Economic Substance – UAE acts for Transparency in Tax, Financial Reporting
The UAE Cabinet recently introduced economic substance regulations effective April 30, 2019, which bring additional annual compliance requirements for UAE entities carrying out ‘relevant activities’ in the country.
This follows international movement by the OECD and EU on the need for demonstrating substance by entities in low or no tax jurisdictions, and the UAE regulations are broadly similar to the regulations issued by nine other countries.
Need for these regulations
The OECD’s BEPS project, endorsed by the G20 countries, was commissioned with a view to bringing more substance, coherence and transparency to the international taxation system and addressed the requirement of substantial activity in its report on BEPS Action 5.
The European Union has also been actively supporting the introduction of substance requirements in jurisdictions with low/nominal taxation regimes and has released a list of non-cooperative jurisdictions that do not comply with the same (the UAE features on the list along with 11 other countries).
As a result of these developments, nine countries – the British Virgin Islands, Mauritius, Jersey, Guernsey, the Isle of Man, Seychelles, Bahamas, Bermuda and the Cayman Islands – have already introduced economic substance requirements earlier this year. The UAE substance regulations appear to be in direct response to the above developments and aim to address findings issued by the EU, and possible exclusion from the list of non-cooperative jurisdictions for tax purposes.
UAE businesses covered
The regulations apply to a licensee that carries out a ‘relevant activity’, established in the UAE mainland or the various free zones as a representative office, branch or a commercial enterprise. The regulations would not apply to government-owned enterprises (directly or indirectly).
Businesses covered under the regulations include banking, insurance, investment fund management, shipping, distribution and services, intellectual property, lease finance, headquarters and holding firms. The regulations have defined what activities constitute relevant activities under these businesses.
All entities in the UAE need to notify the regulatory authority (the authority that has issued the business licence to the entity) of its financial year-end and whether or not it is carrying on a relevant activity. A UAE entity undertaking a relevant activity would need to submit a report to the regulatory authority within 12 months after its financial year end.
The report would include details regarding the relevant activity conducted by the entity including information regarding the income from such activity, operating expenses and assets employed, location of premises, details of employees and a declaration as to whether or not the licensee satisfies the economic substance test. Additional information is required to be submitted for high-risk intellectual property businesses.
Consequences of failure to comply
Where an entity fails to meet the economic substance test, an amount of administrative penalty between Dh10,000 and Dh50,000 shall be imposed (between Dh50,000 and Dh300,000 if the test is failed the subsequent year as well). Further, a separate penalty between Dh10,000 and Dh50,000 could be levied for failure to provide any information or providing inaccurate information.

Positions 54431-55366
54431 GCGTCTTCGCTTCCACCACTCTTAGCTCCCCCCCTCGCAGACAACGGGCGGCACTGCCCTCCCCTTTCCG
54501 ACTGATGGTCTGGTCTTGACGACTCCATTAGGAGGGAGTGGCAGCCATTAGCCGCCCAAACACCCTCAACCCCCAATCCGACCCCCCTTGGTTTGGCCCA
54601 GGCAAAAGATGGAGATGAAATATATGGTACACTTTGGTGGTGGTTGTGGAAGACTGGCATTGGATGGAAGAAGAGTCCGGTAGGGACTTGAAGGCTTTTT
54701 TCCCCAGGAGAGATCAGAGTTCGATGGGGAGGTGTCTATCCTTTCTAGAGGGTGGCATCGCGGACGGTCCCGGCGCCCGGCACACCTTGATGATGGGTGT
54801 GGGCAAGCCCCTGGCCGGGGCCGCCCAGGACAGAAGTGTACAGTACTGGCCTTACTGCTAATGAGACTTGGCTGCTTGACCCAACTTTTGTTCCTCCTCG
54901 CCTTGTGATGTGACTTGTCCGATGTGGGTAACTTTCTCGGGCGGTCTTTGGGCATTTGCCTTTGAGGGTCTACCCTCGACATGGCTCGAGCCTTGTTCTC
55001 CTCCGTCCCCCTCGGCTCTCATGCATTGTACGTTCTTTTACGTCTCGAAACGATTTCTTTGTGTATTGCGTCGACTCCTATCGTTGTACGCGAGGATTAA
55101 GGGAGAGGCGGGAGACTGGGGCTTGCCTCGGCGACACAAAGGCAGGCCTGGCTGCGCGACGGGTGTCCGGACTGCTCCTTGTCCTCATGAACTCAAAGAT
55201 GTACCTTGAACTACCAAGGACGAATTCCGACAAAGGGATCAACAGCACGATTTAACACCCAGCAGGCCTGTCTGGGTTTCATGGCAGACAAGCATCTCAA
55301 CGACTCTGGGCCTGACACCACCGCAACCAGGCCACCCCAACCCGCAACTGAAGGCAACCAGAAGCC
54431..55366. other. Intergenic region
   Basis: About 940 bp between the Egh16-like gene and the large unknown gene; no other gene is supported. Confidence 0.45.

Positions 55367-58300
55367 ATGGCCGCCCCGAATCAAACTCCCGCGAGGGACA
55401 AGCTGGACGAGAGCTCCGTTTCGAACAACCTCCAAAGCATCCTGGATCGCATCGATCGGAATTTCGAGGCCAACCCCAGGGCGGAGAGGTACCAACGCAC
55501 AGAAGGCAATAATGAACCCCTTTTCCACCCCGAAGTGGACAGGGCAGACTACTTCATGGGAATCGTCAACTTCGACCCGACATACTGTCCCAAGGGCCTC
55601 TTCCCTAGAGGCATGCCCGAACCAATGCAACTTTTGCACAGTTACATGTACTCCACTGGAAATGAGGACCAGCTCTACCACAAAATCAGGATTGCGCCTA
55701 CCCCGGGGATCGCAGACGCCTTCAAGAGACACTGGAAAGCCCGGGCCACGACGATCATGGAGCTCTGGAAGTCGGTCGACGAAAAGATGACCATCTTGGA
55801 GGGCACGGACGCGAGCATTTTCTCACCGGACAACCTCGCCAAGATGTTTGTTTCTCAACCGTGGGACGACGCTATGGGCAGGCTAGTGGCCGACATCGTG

The regulatory authority may also impose suspension, revocation or non-renewal of the licence of a licensee in case of repeated non-compliance. Entities that do not meet the economic substance requirements will also be reported to the Ministry of Finance for onward exchange of information with tax authorities of ultimate parent entity or beneficial owner.
Subjectivity around these requirements
Though the regulations are effective April 30, 2019, additional guidance and regulations are expected in due course. This should clarify concerns regarding practical applicability of the regulations and meaning of terms like “adequate” used extensively in the regulations as adequacy would need to be determined on a case-to-case basis, and it is unlikely to be based on any standard criteria.
Also, as free zone entities are also covered within the scope of these regulations, it will be interesting to note how these requirements will be practically looked upon at, for instance, meeting requirements of “having adequate people or premises” for licenced offshore companies, meeting test for dormant entities not “carrying out” any activities during the year, etc.
While the regulations should not impact UAE headquartered businesses and others with genuine operations in the UAE, there will be reporting and compliance requirements to manage. All UAE entities should analyse the group structure to identify entities in the UAE and other jurisdictions (like the British Virgin Islands and Cayman Islands), which require compliance with their local economic substance regulations. Once it is determined that a UAE/other overseas entity undertakes any relevant activities, businesses would need to assess whether economic substance requirements would be met. Depending on findings of such exercise, remedial options would need to be considered, if necessary.
While the regulations are a welcome move by the UAE that will strengthen the fiscal, corporate governance and reputation of the country, one would need to wait and see how the same is practically applied by authorities.
Nilesh Ashar and Vartika Jain are partner and manager, respectively, at WTS Dhruva Consultants in Dubai. Views expressed are their own and do not reflect newspaper’s policy.